Thurs 23. Spent all morning fixing a roof on the mess. In the afternoon we finished the dug out for stores & built up the front of Williams’ dug out. He has been doing G.S.O 2 for a bit but went back to his battalion yesterday.

Fri 24. Went out with the General in the morning & spent the afternoon fixing the front of my house. I took all the sand bags away & had it built up with stones then in the evening I went up to the 86th Bde Hd Qrs. & got a few nails & things from the R. E.2

Rifles in a trench

Rifles in a trench

Sat 25. Very cold early. Spent all morning making terraces with the cyclists. We worked away again from 2 till 7 o’c.

Sun. Church at 9.30. I have to see all the parade & see all the rifles of the H.Q. staff at 8.30 then the cyclists rifles at 9 o’c. In the afternoon I put up my door & covered both it & the window with mosquito netting so now my house is practically fly proof. Must go off now & see how the men are getting on.

Later. We got on quite well this afternoon & have almost finished Abbott’s dug out. News from France is good isn’t it. I enclose the wire we got to-day as you may like to see it. The old Russians seem to be doing pretty well too. I hope your prophesy is right & that this show will be over by Xmas. It looks more like it now than it did a week ago. The good news to-day has cheered everybody up a lot. I’m glad you cheered Babe King up. He’s a dear little fellow & one of the very very best. He & poor old Jimmy Leckie in the Royals were my two best friends at the Cavalry School. Jimmy was killed at Ypres in May on that never to be forgotten day. I’ll write again to-morrow if I can. Best love dear wee Mus.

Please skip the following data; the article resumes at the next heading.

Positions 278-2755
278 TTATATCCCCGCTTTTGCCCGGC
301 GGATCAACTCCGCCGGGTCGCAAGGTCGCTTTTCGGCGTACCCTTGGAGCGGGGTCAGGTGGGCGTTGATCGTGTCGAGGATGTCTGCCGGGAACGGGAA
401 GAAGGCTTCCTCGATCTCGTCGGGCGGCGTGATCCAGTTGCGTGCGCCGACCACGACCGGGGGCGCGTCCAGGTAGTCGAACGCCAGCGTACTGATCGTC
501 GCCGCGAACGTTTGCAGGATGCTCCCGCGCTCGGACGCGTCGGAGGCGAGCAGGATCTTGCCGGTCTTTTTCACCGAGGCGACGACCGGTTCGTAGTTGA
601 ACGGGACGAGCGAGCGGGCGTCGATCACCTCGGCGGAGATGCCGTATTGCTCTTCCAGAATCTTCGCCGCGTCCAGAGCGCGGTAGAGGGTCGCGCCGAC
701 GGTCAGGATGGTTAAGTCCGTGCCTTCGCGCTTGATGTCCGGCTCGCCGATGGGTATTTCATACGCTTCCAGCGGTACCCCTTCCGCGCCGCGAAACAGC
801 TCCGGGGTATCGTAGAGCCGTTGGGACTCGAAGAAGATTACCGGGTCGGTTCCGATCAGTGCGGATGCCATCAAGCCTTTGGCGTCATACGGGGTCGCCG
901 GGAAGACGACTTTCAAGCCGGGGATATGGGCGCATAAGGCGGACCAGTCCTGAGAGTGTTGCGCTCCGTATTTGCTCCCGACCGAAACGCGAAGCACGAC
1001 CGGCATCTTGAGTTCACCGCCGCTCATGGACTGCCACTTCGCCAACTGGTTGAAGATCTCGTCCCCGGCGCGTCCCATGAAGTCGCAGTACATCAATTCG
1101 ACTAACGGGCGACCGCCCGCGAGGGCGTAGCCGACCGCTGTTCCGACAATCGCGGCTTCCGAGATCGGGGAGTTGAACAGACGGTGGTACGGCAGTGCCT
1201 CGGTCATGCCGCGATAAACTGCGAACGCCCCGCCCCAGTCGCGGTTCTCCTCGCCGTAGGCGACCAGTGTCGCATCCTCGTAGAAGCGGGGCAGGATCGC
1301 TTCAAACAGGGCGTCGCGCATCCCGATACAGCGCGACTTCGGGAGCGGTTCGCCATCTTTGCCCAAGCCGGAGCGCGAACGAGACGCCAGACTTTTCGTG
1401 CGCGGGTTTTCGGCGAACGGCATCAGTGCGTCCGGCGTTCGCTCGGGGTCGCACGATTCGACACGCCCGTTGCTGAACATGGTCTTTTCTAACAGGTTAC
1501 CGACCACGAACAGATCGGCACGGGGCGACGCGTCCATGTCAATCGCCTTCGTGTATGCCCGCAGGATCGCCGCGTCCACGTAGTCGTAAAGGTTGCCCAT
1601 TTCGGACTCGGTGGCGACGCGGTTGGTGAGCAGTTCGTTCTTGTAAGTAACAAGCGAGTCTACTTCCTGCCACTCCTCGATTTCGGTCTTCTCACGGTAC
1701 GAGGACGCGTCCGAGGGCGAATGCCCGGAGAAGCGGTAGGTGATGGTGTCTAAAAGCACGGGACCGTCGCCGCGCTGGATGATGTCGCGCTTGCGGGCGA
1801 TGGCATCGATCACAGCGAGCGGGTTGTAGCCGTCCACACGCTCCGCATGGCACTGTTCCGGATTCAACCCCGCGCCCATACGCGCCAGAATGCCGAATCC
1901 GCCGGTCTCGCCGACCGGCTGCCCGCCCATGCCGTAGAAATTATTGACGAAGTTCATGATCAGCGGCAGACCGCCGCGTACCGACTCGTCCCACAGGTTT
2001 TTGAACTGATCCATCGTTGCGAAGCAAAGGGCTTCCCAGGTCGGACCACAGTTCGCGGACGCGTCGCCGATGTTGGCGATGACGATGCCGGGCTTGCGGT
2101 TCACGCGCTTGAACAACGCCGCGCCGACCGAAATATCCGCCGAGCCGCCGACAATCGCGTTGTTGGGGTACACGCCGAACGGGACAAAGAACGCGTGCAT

Your loving Pat.

pat-cameoLetter from Pat Armstrong to Mrs Armstrong

Monday night Sept 27.

My dear wee Mus.